Clavicle fixation

Open reduction with internal fixation (ORIF) for a broken collarbone

Clavicle reduction and fixation is a surgical procedure to stabilise a broken collar bone, helping it to heal correctly

About a broken collarbone

Although a broken collarbone (clavicle) can be a painful injury, it will often heal on its own without surgery. However, for some more serious fractures, surgery is required to reset and stabilise the bones so they can heal in the correct position.

Need to know

  • What happens during clavical fixation? icon plus

    Surgery to repair a fractured collarbone is performed under general anaesthetic, meaning you'll be asleep throughout the procedure. A nerve block may also be used to numb the area and minimise your discomfort when you wake up after surgery.

    Your surgeon will make a cut along your collarbone to realign the fractured bone. They will use a metal plate and screws to reconnect the collarbone and hold it in place as it heals. They may need to remove some bone fragments to help the fractured bone fuse in the correct position. They will then close the cut with stitches and stabilise your arm in a sling.
  • How to prepare for surgery icon plus

    Your consultant will explain the procedure to you and answer any questions you may have. You may have an X-ray taken before the procedure to help your consultant plan the best approach for your surgery.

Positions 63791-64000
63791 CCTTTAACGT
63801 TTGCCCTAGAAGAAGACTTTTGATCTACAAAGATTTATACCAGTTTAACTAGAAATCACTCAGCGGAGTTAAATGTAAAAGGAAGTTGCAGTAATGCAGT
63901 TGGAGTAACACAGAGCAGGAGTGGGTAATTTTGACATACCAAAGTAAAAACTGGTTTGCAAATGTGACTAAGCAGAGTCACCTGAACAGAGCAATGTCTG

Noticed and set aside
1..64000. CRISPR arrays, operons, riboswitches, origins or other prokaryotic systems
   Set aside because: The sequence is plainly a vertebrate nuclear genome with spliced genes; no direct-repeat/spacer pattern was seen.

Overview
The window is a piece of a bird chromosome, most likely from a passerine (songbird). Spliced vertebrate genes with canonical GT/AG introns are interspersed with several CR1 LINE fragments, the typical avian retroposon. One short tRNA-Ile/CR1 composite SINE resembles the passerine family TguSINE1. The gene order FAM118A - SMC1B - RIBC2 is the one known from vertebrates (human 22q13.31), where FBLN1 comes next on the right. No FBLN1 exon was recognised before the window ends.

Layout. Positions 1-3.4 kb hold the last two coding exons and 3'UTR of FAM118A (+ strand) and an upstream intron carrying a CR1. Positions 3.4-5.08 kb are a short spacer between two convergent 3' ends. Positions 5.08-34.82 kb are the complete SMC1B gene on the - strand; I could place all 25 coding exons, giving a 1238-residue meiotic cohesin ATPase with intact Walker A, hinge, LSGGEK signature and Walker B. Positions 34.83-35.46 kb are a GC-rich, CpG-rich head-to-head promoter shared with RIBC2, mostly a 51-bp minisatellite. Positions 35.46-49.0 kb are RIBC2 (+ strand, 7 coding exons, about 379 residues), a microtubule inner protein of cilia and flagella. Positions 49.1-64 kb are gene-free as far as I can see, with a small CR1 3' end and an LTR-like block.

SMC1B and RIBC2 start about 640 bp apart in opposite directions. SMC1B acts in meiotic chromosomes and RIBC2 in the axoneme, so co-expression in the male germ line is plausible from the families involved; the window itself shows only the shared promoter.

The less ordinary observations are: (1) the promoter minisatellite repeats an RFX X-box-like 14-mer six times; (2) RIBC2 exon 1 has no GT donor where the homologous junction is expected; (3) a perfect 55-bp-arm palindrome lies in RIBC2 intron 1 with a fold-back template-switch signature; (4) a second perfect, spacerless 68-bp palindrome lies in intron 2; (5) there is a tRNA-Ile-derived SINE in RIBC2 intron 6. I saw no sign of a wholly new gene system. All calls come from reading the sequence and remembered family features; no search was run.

They will let you know what to expect and how to prepare, including how long you should avoid eating and drinking beforehand. Like all procedures, there may be some risks and side effects involved. Your consultant will explain these to you.
  • After surgery icon plus

    You should be able to go home the same day as your procedure. You'll need to wear the sling for several weeks afterwards and it usually takes up to eight weeks to make a full recovery.

    Your consultant will let you know what to expect and how to care for your collarbone as it heals, including advice on pain management and when you should be able to get back to your usual routine.

    They may also recommend some gentle physiotherapy exercises to help you improve your flexibility and regain strength in your shoulders.

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This content is intended for general information only and does not replace the need for personal advice from a qualified health professional.
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